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Genesis of banking sector turmoil

National Bank of Kenya
A National Bank of Kenya branch in Nairobi. FILE PHOTO | NMG 

With the public still transfixed on the legacy of former President Daniel arap Moi who passed on this week, I found myself thinking about some of the major happenings in the banking sector under his regime.

We experienced the first bank runs in the early 1980s, beginning with the collapse of Andrew Ngumba’s Rural Urban Credit Finance Limited.

In the 1990s came the collapse of Continental Group, Jimba Credit Ltd, Union Bank Ltd, Kenya Savings and Mortgages, The Estate Group and the Nationwide Finance Group.

But in the history of the banking sector in this country, no banking institution has suffered as much mismanagement and corruption than the National Bank of Kenya.

Under the Moi regime, the political elite treated the State-owned bank as a source of inexhaustible largesse.

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The problems that haunted the bank for decades paving the way for its recent take-over by the Kenya Commercial Bank have their origins in the fact that people in power under the Moi regime regarded it as any other parastatal from where they could draw money at whim.

Permanent secretaries and top government officials would routinely order chief executives of the National Bank of Kenya to lend hundreds of millions of shillings to questionable characters and wheeler dealers.

A handful of such large non-performing loans remained on the balance sheet of the bank for decades.

Invariably, the orders to the bank to lend to parastatals and wheeler dealers would be delivered through one-paragraph letters that could not qualify as government guarantees under the laws governing issuance of guarantees under the Public Debt Act.

A good example of the huge loans was a facility that the bank gave to Spare World Ltd, a company owned by one of the most famous wheeler dealers, Mr Ketan Somaia, to import what became known as Nyayo Taxis.

I went back to the archives and found that the transaction started through a one-paragraph-letter from the Treasury in August 1988 directing the bank to extend a facility to Mr Somaia.

Younger readers of this column may not remember the Nyayo Taxis. These were second-hand cars that had been imported from London by Mr Somaia.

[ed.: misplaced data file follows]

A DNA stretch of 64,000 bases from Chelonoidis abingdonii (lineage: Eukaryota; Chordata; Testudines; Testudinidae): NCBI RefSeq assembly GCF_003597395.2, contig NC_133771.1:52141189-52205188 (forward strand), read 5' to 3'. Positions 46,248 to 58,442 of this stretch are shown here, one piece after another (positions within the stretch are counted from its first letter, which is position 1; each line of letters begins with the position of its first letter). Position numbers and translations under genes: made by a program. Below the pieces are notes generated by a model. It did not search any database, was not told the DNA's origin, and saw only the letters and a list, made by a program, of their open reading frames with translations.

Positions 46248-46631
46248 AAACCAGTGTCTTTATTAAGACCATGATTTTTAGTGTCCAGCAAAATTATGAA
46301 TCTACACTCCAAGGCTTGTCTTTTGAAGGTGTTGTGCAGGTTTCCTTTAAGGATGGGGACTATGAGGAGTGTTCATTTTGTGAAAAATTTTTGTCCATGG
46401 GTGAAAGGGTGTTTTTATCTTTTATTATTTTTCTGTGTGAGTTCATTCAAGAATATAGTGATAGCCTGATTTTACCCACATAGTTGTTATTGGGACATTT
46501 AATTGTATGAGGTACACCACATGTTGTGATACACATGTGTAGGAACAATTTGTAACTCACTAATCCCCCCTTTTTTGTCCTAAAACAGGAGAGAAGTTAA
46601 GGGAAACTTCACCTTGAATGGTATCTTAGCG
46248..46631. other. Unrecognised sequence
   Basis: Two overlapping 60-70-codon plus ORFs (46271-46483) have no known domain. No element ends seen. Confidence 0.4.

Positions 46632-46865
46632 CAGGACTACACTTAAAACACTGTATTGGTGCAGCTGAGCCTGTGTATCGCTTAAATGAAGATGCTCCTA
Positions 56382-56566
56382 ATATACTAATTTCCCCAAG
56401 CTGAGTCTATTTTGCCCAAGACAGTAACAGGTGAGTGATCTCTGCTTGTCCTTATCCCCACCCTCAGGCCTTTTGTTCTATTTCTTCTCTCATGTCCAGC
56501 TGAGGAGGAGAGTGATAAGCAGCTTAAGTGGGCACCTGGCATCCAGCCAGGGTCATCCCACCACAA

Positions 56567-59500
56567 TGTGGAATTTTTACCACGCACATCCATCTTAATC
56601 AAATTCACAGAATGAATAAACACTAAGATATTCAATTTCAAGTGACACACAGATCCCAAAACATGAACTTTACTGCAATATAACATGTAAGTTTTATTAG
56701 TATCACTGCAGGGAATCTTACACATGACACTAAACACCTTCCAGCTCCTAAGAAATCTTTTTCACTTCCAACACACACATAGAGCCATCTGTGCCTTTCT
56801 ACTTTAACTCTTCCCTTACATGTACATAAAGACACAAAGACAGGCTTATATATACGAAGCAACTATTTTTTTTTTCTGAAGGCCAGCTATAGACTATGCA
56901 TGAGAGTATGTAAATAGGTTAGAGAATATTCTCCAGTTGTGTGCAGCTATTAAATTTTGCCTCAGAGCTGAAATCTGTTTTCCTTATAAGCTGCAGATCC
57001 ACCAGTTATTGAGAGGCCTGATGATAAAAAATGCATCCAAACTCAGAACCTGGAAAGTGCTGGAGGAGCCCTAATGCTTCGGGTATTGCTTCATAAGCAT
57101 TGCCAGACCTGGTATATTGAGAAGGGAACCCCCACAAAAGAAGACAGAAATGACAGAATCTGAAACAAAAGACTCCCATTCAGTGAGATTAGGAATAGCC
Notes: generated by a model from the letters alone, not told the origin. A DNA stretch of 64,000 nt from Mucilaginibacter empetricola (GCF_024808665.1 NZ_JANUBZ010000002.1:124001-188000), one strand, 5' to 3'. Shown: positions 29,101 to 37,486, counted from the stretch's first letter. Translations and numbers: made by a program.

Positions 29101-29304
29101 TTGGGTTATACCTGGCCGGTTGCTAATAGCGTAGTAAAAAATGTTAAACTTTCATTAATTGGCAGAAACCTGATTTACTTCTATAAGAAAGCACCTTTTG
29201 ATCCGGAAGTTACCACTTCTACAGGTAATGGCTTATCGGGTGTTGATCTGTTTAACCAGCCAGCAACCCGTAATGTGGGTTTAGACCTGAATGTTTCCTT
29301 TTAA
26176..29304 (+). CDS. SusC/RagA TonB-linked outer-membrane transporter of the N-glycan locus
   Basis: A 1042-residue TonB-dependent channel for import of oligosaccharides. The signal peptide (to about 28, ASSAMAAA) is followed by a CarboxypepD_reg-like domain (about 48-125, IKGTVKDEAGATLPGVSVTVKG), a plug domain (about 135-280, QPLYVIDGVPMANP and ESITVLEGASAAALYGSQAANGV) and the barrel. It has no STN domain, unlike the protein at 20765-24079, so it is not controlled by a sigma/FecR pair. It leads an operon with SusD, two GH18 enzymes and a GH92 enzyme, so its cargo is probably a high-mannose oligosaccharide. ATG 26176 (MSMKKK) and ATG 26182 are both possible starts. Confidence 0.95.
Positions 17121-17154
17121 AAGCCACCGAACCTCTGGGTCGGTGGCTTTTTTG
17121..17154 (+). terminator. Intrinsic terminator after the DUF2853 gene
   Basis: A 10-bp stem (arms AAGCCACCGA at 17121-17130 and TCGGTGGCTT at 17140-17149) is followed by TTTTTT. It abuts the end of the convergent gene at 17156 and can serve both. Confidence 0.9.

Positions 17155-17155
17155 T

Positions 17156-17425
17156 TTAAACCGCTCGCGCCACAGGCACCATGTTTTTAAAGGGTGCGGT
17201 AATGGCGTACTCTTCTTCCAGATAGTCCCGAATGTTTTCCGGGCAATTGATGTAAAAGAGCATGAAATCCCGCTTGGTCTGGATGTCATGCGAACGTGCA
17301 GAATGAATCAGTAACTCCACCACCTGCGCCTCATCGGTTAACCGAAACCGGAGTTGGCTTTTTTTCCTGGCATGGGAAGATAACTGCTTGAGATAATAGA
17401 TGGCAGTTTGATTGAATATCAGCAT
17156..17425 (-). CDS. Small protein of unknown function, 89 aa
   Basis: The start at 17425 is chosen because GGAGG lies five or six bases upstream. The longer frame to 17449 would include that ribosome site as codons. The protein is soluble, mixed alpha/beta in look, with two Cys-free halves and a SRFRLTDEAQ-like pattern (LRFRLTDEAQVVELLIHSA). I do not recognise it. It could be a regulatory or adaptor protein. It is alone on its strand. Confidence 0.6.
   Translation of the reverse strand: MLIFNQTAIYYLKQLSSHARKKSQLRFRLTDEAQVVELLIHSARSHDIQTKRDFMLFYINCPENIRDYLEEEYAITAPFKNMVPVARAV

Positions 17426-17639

When the taxis arrived in the country, and with the National Bank realising that Spare World was a shelf company without the capacity to run a tax service, the contraptions were literally dumped on local taxi operators almost for free.

Through the famous one-paragraph letters from top government officials, the management of National Bank also found itself giving out billions in unsecured loans to parastatals.

If you trace the trials and tribulations of the bank, you will find that the loans extended on the basis of one-paragraph-letters from top government officials are what eventually brought the bank to its knees.

These sticky loans include facilities extended to Nzoia Sugar Company, Muhoroni Sugar Company, Government Press and to private entities including Cyrus Jirongo’s Cypperr Enterprises, and another company owned by Somaia called Campglobe Ltd.

The latter was lent money under orders of a former permanent secretary in the Office of the President, the late Hezekiah Oyugi, ostensibly to service a contract where Mr Somaia was to import printing equipment for the Government Press.

Yet at the end of the day, it is the taxpayer who was made to bail out the bank.

From the archives, I saw an April 1993 letter by former Treasury permanent secretary Wilfred Koinange to then executive chairman of the bank, Mr Wanjohi Mureithi, informing him that he had instructed the Central Bank of Kenya to release Sh2 billion to the bank.

In 2006, the Cabinet decided to pump in a whopping Sh21 billion into the bank to repay what the government described as ‘government-initiated debts’ that had been sitting on the balance sheet of the bank for decades.

I still find it intriguing that when the time came to get the taxpayer to pay for the corruption that happened at National Bank, the two paragraph letter had to be given a veneer of legitimacy: it was now described as ‘letters of awareness’.

When the history of the banking sector under the Moi regime is written, the National Bank of Kenya will have a full chapter.

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